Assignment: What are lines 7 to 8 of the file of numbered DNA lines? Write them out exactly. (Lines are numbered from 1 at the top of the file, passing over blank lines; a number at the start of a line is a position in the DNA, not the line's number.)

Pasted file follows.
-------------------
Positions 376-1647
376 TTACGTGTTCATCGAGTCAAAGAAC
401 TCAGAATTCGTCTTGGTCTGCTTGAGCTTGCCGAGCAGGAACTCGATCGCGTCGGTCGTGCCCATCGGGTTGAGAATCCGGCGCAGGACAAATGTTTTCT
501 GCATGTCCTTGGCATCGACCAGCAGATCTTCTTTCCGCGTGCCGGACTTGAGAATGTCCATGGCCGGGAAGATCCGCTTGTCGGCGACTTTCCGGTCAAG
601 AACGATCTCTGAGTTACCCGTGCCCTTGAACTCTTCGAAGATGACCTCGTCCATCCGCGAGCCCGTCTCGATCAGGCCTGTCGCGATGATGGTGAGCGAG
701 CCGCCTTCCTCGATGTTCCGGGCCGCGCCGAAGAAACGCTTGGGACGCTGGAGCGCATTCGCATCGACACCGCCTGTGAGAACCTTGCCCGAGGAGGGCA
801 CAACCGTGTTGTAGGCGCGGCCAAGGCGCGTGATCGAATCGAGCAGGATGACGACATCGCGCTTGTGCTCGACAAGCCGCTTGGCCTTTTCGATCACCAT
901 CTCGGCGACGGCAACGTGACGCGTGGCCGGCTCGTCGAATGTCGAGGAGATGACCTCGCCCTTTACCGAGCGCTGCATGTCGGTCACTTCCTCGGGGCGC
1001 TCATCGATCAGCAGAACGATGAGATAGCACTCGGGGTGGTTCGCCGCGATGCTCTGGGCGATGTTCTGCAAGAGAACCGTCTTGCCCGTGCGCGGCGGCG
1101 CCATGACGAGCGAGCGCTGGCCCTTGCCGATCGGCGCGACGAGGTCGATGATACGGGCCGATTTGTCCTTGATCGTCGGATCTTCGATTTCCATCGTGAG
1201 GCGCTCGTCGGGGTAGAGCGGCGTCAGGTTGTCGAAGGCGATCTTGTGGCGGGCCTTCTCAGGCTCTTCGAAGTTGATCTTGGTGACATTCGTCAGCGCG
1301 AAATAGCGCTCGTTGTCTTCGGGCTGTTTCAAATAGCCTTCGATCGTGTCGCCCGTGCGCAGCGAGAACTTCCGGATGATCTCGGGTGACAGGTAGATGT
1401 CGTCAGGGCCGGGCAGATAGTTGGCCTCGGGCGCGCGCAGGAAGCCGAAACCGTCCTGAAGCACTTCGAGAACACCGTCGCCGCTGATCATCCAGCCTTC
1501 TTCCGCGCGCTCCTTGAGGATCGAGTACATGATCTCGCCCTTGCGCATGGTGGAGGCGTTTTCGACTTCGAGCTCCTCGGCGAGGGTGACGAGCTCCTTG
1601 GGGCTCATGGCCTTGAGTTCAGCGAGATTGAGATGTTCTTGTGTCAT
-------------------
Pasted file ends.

801 CAACCGTGTTGTAGGCGCGGCCAAGGCGCGTGATCGAATCGAGCAGGATGACGACATCGCGCTTGTGCTCGACAAGCCGCTTGGCCTTTTCGATCACCAT
901 CTCGGCGACGGCAACGTGACGCGTGGCCGGCTCGTCGAATGTCGAGGAGATGACCTCGCCCTTTACCGAGCGCTGCATGTCGGTCACTTCCTCGGGGCGC